Fans are passionate, but Brighton supporters booing their team and Grealish getting abuse on Villa return is a bit weird

IT’S a funny old feeling being booed by thousands of ­people.

Sometimes you expect it, occasionally you might even deserve it — but often it can take you completely by surprise.

I’m sure it must have been a shock for Brighton’s players when they were booed off the pitch last weekend after a home draw with Leeds, despite sitting eighth in the Premier League.

Likewise, it was weird to hear large sections of Aston Villa supporters booing Jack Grealish when he applauded them as he returned to the club with Manchester City on Wednesday.

I understand that following football is a passionate business and people aren’t always at their most rational when they go to a match — it’s a chance to vent frustrations at the ref, at the opposition and sometimes your own team.

But Brighton are enjoying one of the most successful periods in their history. While Grealish was a god at Villa Park six months ago, he is an academy graduate and Villa fan who earned the club £100million and now he’s given dog’s abuse.

Nothing should surprise us as pros.

We were booed off a few times at Watford — and usually it was when the crowd had turned on a manager. A club’s support base is always more likely to turn on a manager before they get at their entire team.


And in those cases, the players often feel the same frustrations that the fans do. If things are going wrong for a manager, we will probably be only too aware.

But there was one occasion at Watford when we were properly booed off at half-time — we’d lacked inspiration but it was still 0-0, just a tight game.

We were shocked by that, we ended up winning and were cheered off and applauded at the final whistle.

But in the dressing room afterwards I remember some of the lads saying, ‘They can stick their applause, they can keep their cheers, what was all that booing about at half-time?’.

I don’t think teams, or individual players, ever use booing or abuse from their own supporters as positive motivation.

You might enjoy a bit of stick from the opposition, as it usually means you are doing something right, but negativity from your own fans is only ever likely to drag you down.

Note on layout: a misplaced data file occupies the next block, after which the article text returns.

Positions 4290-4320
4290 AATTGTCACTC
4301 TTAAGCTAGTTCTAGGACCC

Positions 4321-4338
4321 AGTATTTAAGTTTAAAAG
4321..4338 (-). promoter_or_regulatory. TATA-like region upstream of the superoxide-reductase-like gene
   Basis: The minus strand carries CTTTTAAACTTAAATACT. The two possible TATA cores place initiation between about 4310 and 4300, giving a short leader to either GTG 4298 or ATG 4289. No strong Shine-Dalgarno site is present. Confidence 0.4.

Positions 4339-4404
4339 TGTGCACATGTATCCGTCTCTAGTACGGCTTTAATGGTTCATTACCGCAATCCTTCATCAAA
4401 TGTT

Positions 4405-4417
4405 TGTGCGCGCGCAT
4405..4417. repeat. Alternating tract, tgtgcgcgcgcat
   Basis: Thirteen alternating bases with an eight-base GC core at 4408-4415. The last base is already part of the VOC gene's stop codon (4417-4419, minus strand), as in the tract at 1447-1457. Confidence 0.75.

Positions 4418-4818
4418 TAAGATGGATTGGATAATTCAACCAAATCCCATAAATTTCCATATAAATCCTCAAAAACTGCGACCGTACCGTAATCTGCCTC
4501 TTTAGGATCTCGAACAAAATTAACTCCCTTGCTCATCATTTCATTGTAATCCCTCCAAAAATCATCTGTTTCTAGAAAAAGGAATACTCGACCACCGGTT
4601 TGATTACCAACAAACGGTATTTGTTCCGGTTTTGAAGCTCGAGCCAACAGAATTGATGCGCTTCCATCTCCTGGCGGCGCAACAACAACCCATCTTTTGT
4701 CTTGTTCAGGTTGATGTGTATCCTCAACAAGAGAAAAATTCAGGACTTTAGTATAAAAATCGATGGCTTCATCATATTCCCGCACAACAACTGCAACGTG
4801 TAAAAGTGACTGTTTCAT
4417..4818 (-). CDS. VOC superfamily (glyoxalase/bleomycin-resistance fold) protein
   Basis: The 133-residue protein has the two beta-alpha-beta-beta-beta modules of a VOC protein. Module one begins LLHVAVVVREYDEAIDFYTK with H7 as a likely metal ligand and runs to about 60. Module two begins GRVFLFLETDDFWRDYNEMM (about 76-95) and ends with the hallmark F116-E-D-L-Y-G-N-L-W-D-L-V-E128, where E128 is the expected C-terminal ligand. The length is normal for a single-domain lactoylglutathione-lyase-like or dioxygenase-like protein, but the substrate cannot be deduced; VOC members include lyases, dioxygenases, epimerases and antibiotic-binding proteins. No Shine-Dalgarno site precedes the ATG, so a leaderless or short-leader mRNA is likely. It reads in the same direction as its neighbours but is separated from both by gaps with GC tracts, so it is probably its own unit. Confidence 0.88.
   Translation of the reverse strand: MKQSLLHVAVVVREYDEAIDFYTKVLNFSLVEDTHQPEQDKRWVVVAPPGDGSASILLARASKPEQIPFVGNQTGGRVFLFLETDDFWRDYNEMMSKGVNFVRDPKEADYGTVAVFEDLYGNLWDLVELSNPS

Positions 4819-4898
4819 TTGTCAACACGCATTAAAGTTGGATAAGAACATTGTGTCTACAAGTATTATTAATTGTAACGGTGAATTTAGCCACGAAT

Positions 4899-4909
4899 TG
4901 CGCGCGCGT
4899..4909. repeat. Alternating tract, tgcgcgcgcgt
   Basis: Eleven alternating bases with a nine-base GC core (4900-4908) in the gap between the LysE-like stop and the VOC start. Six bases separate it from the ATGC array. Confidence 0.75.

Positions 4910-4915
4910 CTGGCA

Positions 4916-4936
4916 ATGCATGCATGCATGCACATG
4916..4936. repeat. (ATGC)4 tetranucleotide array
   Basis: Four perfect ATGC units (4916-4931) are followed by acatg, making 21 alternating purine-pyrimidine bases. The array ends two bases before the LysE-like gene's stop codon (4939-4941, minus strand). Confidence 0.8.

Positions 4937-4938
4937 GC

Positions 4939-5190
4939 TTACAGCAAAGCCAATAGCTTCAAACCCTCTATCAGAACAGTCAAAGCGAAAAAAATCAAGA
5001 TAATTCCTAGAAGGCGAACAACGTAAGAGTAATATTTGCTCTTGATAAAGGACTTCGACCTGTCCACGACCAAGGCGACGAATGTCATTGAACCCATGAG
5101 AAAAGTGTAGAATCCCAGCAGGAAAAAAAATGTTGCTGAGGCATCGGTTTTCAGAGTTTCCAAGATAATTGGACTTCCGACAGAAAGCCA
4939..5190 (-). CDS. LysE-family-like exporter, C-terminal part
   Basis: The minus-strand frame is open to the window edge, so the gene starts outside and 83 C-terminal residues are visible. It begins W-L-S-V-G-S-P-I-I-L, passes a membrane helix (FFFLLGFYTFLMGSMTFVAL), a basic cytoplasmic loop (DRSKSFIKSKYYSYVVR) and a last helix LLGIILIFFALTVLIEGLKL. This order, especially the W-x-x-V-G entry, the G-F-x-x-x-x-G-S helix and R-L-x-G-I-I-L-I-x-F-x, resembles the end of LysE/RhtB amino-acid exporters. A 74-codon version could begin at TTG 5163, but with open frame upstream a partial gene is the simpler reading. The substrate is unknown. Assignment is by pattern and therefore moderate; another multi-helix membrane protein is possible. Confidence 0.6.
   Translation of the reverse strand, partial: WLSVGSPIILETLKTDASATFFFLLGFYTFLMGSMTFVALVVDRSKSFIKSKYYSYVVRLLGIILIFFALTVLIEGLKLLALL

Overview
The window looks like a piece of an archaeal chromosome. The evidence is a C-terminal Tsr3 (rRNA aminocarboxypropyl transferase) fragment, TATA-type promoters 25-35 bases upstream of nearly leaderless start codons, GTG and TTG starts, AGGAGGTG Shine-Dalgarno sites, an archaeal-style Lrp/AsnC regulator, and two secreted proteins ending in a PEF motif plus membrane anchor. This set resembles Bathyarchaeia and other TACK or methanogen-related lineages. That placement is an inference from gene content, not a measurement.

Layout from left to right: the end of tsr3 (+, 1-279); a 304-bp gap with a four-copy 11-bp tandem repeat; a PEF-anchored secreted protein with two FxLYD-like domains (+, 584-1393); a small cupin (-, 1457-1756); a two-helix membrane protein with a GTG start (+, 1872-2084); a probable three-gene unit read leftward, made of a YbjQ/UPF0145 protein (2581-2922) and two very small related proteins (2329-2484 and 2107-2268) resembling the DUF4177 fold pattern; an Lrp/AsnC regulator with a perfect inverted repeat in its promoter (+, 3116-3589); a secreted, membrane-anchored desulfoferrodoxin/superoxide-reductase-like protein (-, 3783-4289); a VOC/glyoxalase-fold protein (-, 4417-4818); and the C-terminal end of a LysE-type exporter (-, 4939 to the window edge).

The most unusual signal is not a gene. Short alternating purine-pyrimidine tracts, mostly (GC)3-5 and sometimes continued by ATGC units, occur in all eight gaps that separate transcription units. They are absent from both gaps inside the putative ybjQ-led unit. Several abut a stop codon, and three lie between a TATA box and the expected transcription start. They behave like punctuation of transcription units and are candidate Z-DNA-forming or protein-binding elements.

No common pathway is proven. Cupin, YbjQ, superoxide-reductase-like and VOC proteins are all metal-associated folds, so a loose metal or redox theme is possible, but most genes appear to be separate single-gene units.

Occasionally you get an audible bit of individual stick from a fan.

The one that I’ve had a few times is ‘Sort it out, Deeney!’ Maybe that comes from being the captain but there are times when you think, ‘What do you want me to do, pass to myself?’.

The other week I was coming off the bench for Birmingham and we were 3-0 down at home to Nottingham Forest and I copped an earful from a fan, who yelled out ‘Come on, Deeney, sort it, score us four!’.

I mean, I’m all in favour of optimism, but there were only 20 minutes to go.

Back to Brighton, it’s a weird one. I have huge admiration for the way the club is run and great respect for Graham Potter, a man I’d never really heard of before he pitched up as Swansea manager. He has done a really good job at both clubs.

Brighton are a team I wouldn’t fancy playing against but neither are they a team I’d go out of my way to turn on the television and watch.

They are in the top half of the table but only two Premier League teams have scored fewer goals. They don’t truly excite you, you never expect them to go out and win 4-0.

But then they aren’t shelling out £40m  transfer fees and unless you are doing that, you need to keep things tight and well- ­structured if you are going to punch above your weight in the Premier League.

I admired Potter last season, when Brighton were having a poor run of results and were in relegation danger. He stuck to his principles and was adamant that he wasn’t going to change his style of play.

They stayed up and  started the current season brilliantly.

But supporters will always demand improvement. If you’re a smaller club in the Premier League — as Brighton are and as we were when I was at Watford — you might have a decent ­season, finish 12th, sign a few players and people will expect you to finish eighth.

As long as the stick you get isn’t personal and spiteful, I understand it’s an occupational hazard as a professional footballer.

Without actually considering that every other club will probably believe they have strengthened over the summer, too.

Listen, I know we are living in angry and impatient times.

And football fans have never been a patient breed — I remember Charlton fans becoming bored of Alan Curbishley’s management when they were in the top half of the Premier League and now they are in the bottom half of League One.

So as long as the stick you get isn’t personal and spiteful, I understand that it’s just an occupational hazard as a well-paid professional footballer.

As long as you, as fans, can understand that booing your own team never actually helps.

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